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The U.S. Supreme Court has granted certiorari in Williams v. Philip Morris, Inc. on two questions:  (1) “Whether, in reviewing a jury’s award of punitive damages, an appellate court’s conclusion that a defendant’s, conduct was highly reprehensible and analogous to a crime can ‘override the constitutional requirement that punitive damages be reasonably related to the plaintiff’s harm?” and (2) “Whether due process permits a jury to punish a defendant for the effects of its conduct on non-parties.”  This was not a bad faith case, but will likely have a direct impact on bad faith cases, and is the first case following the Court’s last ruling on punitive damages, State Farm Mutual Auto. Ins. Co. v. Campbell, see “Links of Note” on this blog, which dealt with bad faith.  Despite the ruling in Campbell, which would indicate the application of single digit ratios generally, the Oregon Supreme Court upheld a punitive damages award of nearly 100 times the compensatory damages based upon “extraordinarily reprehensible” conduct, and giving consideration to similar harms to others, in the context of discussing and applying the U.S. Supreme Court’s jurisprudence.

Williams v. Philip Morris, Inc., 126 S.Ct. 2329 (2006) (certiorari granted on two issues).

On February 20, 2007, the Supreme Court issued its Opinion in Philip Morris, USA v. Williams, 127 S.Ct. 1057 (2007).  The Court held that a jury could not award punitive damages based upon harm to others, as a taking that violated due process.  However, the Court held that evidence of harm to others was relevant to the reprehensibility prong of the punitive damages analysis.  The Court stated:  “Given the risks of unfairness that we have mentioned, it is constitutionally important for a court to provide assurance that the jury will ask the right question, not the wrong one. … We therefore conclude that the Due Process Clause requires States to provide assurance that juries are not asking the wrong question, i.e., seeking, not simply to determine reprehensibility, but also to punish for harm caused strangers.”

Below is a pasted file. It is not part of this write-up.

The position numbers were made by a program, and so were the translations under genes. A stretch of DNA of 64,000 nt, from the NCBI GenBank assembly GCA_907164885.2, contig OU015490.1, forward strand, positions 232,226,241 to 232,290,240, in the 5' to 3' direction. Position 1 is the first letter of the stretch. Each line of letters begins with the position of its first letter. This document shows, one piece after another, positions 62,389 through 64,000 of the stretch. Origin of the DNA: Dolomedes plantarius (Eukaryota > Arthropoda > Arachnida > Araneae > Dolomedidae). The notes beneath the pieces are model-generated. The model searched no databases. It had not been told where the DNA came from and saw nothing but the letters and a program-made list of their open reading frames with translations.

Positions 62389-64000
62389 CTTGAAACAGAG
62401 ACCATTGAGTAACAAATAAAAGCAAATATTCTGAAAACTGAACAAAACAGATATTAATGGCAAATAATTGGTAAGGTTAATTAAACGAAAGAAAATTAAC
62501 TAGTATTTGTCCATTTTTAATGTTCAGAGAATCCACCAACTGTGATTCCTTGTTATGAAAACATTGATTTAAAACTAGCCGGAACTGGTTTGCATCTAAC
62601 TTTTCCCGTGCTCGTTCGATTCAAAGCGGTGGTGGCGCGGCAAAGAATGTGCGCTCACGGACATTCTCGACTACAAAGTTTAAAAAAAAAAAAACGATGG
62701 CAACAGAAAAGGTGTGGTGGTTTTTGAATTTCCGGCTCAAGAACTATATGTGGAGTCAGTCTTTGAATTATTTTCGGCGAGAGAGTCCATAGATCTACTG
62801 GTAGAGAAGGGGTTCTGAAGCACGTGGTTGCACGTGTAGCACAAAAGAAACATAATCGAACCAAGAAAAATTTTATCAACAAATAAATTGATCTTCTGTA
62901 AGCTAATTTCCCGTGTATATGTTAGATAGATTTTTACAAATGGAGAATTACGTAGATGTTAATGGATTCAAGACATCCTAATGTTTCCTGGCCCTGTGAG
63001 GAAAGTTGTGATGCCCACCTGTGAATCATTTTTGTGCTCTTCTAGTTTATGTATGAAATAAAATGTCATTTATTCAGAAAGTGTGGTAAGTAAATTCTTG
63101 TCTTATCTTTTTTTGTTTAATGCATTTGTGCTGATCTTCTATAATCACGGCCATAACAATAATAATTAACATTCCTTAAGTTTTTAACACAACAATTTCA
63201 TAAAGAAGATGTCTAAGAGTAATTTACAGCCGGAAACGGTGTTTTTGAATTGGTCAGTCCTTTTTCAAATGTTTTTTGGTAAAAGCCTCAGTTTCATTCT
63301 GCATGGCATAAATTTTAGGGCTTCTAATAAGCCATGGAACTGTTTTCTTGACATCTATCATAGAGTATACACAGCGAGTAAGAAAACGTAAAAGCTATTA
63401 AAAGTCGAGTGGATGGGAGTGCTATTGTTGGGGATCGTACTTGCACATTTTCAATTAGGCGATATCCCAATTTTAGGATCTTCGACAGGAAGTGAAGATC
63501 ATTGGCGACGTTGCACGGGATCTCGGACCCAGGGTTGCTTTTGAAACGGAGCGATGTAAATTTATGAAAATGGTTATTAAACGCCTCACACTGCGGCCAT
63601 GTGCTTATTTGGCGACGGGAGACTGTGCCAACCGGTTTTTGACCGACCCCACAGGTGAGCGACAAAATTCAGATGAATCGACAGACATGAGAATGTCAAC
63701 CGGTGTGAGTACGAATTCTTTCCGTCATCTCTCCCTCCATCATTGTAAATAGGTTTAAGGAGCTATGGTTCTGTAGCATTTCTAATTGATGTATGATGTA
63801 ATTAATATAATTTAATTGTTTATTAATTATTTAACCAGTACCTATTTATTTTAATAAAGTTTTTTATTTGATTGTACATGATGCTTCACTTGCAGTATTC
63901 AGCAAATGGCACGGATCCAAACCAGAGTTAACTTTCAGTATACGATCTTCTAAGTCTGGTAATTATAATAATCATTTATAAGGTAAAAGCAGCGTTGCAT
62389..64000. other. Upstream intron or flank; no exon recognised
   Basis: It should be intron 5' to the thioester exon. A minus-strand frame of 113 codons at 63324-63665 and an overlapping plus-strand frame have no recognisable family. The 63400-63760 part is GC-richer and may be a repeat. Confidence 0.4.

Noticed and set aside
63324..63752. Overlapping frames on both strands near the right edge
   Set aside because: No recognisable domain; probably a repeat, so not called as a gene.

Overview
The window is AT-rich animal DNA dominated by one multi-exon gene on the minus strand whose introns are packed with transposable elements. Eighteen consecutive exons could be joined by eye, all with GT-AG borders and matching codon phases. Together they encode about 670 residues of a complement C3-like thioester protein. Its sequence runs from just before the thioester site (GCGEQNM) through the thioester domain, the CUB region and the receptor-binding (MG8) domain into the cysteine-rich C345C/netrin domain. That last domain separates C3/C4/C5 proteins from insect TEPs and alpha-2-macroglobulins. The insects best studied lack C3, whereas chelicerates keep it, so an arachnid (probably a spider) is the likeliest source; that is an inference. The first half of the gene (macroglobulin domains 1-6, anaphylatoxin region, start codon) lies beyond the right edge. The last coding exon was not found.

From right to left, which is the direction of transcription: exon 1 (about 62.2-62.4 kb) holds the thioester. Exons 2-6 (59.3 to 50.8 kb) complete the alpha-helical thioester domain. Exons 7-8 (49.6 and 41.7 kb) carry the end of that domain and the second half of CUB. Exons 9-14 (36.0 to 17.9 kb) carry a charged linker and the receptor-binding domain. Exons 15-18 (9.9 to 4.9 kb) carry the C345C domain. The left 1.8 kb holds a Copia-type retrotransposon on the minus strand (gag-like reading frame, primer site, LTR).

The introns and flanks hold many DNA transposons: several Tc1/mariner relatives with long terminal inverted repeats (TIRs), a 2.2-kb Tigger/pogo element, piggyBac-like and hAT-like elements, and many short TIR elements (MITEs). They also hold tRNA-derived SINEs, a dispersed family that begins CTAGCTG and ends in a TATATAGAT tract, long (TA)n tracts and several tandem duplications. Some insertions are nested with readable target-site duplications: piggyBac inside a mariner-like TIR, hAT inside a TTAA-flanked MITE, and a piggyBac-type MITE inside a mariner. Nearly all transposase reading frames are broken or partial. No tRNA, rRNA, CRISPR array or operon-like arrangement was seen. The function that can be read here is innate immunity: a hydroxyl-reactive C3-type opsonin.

Summing up, the Court stated:

How can we know whether a jury, in taking account of harm caused others under the rubric of reprehensibility, also seeks to punish the defendant for having caused injury to others? Our answer is that state courts cannot authorize procedures that create an unreasonable and unnecessary risk of any such confusion occurring. In particular, we believe that where the risk of that misunderstanding is a significant one — because, for instance, of the sort of evidence that was introduced at trial or the kinds of argument the plaintiff made to the jury — a court, upon request, must protect against that risk. Although the States have some flexibility to determine what kind of procedures they will implement, federal constitutional law obligates them to provide some form of protection in appropriate cases.

The original Oregon Supreme Court Opinion is Williams v. Philip Morris, Inc.,127 P.3d 1165 (Or. 2006)